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Albertville seeks site to house illegals

December 3, 2008
The Huntsville Times
Source …..

Albertville Police Chief Benny Womack said he hopes to get a detention center built here to house the large number of illegal immigrants that have put a burden on his department and the court system.

Womack said Tuesday that 400 to 450 illegal immigrants have been arrested here since April.

Although the illegal immigrants are usually transferred weekly to a detention center in Gadsden, he said, over the last several months many have had to stay here longer until room could be found for them.

“The (69-bed) facility is apparently full,” Womack said. “The obvious way to rectify this is to build a facility here with a satellite office.” The City Jail only has 48 beds and has two jailers working in it per shift.

About three weeks ago, the City Council adopted a resolution seeking federal money to build a detention center and pay U.S. Immigration and Customs agents to run it.

Womack said he also would like to have some of his officers trained to run the detention center.

City officials are seeking help from U.S. Rep. Robert Aderholt, R-Haleyville, and other congressional leaders to get the money needed to build the center. Efforts to reach Aderholt for comment Tuesday were unsuccessful.

Aderholt supported the 2005 Illegal Immigration Control Act that he said in a statement then “closes loopholes in current law that illegal immigrants and their facilitators exploit to enter and remain in the U.S. illegally.”

Womack said an estimated 6,000 to 8,000 Hispanic immigrants live here. But he said he believes the city’s overall population of 24,000 is very conservative because of the large number of illegal immigrants who are not being counted.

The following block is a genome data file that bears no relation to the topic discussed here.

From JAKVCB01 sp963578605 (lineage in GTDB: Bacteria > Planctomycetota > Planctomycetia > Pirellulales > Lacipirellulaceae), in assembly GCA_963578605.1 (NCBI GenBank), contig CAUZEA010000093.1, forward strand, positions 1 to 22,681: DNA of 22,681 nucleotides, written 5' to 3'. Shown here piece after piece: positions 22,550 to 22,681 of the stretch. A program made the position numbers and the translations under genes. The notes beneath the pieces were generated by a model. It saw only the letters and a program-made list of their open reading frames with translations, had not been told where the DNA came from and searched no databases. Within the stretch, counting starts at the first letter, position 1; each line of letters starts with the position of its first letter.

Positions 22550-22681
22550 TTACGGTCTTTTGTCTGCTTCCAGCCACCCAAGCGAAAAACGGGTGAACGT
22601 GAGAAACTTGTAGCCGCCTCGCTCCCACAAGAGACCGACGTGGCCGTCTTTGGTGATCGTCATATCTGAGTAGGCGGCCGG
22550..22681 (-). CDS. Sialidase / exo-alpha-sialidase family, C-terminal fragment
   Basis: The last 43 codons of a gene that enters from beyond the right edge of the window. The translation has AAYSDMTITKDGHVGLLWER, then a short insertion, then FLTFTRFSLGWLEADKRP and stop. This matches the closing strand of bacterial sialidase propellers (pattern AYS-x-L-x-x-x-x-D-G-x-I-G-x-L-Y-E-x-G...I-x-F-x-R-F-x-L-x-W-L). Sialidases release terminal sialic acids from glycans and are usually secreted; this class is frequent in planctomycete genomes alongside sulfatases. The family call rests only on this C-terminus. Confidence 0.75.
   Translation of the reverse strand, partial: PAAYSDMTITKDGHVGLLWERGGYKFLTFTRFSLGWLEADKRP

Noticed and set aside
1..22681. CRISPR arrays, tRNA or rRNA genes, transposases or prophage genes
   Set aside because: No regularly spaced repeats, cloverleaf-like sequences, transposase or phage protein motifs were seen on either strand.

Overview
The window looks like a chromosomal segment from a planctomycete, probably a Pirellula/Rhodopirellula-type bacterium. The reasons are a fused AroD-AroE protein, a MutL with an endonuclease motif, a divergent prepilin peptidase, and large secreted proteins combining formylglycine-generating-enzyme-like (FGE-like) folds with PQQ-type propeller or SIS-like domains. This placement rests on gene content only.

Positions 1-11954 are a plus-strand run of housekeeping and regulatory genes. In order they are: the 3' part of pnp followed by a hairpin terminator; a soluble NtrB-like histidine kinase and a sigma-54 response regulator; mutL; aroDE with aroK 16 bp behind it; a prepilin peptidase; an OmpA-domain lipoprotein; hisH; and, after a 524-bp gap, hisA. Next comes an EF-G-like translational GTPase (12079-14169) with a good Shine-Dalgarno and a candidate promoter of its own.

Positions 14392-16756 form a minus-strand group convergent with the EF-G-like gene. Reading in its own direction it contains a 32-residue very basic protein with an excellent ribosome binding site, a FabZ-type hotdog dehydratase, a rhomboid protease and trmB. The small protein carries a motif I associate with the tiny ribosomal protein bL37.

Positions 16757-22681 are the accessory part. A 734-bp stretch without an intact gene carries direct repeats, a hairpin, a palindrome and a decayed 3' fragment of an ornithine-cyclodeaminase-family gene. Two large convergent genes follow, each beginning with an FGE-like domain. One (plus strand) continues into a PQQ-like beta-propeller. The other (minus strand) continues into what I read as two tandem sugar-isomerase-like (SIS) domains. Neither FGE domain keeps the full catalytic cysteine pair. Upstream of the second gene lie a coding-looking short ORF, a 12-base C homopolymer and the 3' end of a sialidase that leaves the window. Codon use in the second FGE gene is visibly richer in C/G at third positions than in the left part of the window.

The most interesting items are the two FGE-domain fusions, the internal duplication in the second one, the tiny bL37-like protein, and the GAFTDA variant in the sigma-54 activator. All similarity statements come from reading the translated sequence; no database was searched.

During a census, “who’s going to answer the door and say they’re illegal?” Womack asked.

Womack said his department’s 40 police officers do not arrest people for being illegal immigrants. He said they’re usually discovered to be here illegally by Customs agents after his officers have arrested them for driving under the influence of drugs or alcohol, domestic violence, illegal drugs or other crimes.

Womack said he is concerned about his officers arresting illegal immigrants because “you don’t know who you’re dealing with. They take the risk of getting assaulted or shot, particularly when it involves gang members.”

From the files his department has kept on gang activity here, Womack said illegal immigrants who are suspected of being gang members are often extremely difficult to identify.

“We can run their fingerprints if they have a previous record that identifies them with whatever name they used before,” he said. But it’s difficult when dealing with gang members.

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